The One S’s screen is by far its most battery-intensive component, but unlike the One X, we didn’t notice excessive battery drain at high brightness levels. And on a similar note, we were much more confident in the One S’s ability to get us through a full working day. Despite its svelte physique, the One S packs in plenty of juice, and you shouldn’t have to worry about a mid-day recharge.
Like its big brother, the One S includes an 8MP ImageSense camera, complete with ImageChip for photo processing, the new HTC Sense camera app, 1080p video recording and all that good stuff. As such, the camera experience you get on the One S is almost identical to that of the One X. Same lightning-fast focus and capture speeds, and comparable image quality. Burst mode has made it across too, letting you capture up to 20 frames in rapid succession. If you’re into wacky filters, you’ll be pleased to see that HTC’s included a great selection of camera effects that are applied in real-time. You can check them out here.
The One S's still shot quality is among the best we’ve seen from any phone -- its images are bright, detailed and on the whole, free from noise and other artifacts. That’s made all the more impressive by the speed at which the phone captures its photos. And as the camera uses a backside-illuminated sensor, it does an impressive job of capturing images in darker conditions, too.
Video recording remains a bit of a mixed bag. We’ve no problems with the quality of video recorded in daylight, but low-light footage suffers the same fate as on the One X -- greatly reduced frame rates, down to around 19fps in some cases. To give some perspective, the Sony Xperia S shoots 1080p video at a silky smooth 30fps, even in dark conditions.
Despite this one area of weakness, we have no trouble recommending the One S to buyers looking for a great smartphone camera experience. As you’ll see in our sample shots below, it’s possible to capture some genuinely impressive shots in the right conditions, with the right combination of settings.
You can download full-sized versions of all our sample images here.
Being an HTC phone, the One S is unlockable via the HTCDev bootloader unlock site. Once the phone’s bootloader is cracked open, you’re free to root it and fool around with ROMs and custom recoveries, if you’re into that sort of thing. Right now an interim version of ClockworkMod recovery is available for the One S, and a few custom ROMs, including MoDaCo, are starting to appear.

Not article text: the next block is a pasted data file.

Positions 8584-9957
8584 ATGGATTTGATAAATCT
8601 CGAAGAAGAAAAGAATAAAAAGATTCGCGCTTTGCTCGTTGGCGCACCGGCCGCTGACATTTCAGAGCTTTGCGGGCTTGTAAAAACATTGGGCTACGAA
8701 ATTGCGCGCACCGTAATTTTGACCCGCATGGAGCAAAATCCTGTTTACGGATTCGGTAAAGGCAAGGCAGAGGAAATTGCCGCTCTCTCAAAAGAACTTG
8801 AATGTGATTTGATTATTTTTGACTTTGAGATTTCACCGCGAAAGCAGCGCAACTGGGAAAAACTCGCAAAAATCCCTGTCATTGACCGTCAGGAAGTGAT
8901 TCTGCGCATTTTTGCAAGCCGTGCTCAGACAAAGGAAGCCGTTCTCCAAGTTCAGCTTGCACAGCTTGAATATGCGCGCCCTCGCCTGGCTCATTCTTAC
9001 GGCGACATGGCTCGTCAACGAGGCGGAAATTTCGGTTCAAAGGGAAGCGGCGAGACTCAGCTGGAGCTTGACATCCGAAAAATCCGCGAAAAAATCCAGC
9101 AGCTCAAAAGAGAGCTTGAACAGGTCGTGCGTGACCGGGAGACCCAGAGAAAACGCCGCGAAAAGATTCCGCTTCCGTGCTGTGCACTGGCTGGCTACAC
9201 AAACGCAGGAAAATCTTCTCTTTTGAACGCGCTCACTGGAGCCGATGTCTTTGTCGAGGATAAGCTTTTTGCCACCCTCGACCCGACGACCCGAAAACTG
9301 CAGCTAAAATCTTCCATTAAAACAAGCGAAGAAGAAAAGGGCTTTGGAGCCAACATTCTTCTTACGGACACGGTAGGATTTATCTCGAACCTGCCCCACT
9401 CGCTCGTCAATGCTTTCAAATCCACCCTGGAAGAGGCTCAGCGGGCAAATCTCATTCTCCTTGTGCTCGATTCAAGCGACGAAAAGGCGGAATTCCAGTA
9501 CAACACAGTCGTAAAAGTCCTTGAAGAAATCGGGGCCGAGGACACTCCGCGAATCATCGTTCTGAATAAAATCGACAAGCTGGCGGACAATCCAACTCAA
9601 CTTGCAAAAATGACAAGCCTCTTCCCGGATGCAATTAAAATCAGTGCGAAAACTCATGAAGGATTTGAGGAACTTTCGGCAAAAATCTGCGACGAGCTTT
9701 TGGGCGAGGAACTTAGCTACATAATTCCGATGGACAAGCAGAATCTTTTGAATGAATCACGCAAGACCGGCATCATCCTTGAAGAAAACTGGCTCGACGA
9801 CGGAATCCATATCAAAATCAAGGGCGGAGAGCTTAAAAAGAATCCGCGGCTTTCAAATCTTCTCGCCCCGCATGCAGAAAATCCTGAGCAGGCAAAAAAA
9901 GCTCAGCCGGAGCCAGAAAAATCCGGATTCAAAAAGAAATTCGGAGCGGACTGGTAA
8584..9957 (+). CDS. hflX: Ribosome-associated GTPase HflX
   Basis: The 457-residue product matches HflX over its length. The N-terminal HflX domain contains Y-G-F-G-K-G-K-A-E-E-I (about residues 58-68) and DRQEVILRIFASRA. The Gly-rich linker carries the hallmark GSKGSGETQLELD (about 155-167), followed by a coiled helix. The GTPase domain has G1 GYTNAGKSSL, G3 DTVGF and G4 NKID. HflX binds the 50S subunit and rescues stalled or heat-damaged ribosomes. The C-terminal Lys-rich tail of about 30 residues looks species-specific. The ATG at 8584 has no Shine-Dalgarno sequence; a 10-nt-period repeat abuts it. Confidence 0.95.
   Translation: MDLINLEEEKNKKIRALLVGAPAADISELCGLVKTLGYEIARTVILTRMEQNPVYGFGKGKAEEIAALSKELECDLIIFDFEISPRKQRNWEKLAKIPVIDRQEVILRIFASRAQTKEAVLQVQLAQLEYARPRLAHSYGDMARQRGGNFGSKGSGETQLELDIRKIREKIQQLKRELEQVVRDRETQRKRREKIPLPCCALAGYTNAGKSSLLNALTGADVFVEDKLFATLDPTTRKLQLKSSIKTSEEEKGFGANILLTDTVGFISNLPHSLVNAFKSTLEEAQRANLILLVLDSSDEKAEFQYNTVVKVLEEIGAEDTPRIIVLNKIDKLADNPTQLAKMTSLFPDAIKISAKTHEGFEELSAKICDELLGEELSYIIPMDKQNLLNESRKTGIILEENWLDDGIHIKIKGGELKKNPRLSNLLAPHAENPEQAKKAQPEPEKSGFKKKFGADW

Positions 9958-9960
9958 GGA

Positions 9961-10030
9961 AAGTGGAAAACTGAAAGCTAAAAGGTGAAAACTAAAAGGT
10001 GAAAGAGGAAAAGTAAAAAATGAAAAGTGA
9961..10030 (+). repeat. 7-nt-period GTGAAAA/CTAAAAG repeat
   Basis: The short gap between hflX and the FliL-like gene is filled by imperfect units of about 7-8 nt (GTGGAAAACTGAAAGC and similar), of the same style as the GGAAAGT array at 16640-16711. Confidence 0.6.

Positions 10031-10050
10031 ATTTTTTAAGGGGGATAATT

It’s still early days, but given the quality of its hardware, the ease with which it can be unlocked and its position as T-Mobile USA’s new flagship phone, we anticipate a strong developer following for the One S.
In the One S, HTC has itself an almost perfect high-end, 4.3-inch smartphone for consumers who don’t want to deal with the additional bulk of a 4.7-incher. And on the whole, the compromises that have been made to allow for the One S’s slim figure don’t directly impact the user experience. The main exception is the screen -- going back to a PenTile qHD panel is tough -- but even that isn’t as clear-cut as the numbers would suggest. That said, it ain’t no 720p SuperLCD 2.
We’re sure many -- particularly those unconstrained by an existing service plan -- will be torn between this phone its big brother. Ultimately, the argument between the two boils down to this -- the One S delivers almost all the benefits of the One X in a slimmer form factor and at a lower price point. It also feels better in the hand, mainly because it’s easier to actually fit it into your hand. The two biggest trade-offs you’ll have to make if you pick the One S relate to screen quality and internal storage size.
The One S will inevitably live in the shadow of the One X, but it’d be foolish to overlook this device just because it’s not a "flagship phone". Despite its position in the middle of the HTC One series, this is no mid-range handset. The One S is a smaller, sleeker, leaner version of the X (with much better battery life, we might add), and it’s just as capable a smartphone as HTC’s new flagship. If you can get past the lower screen resolution, it’s definitely worth a look.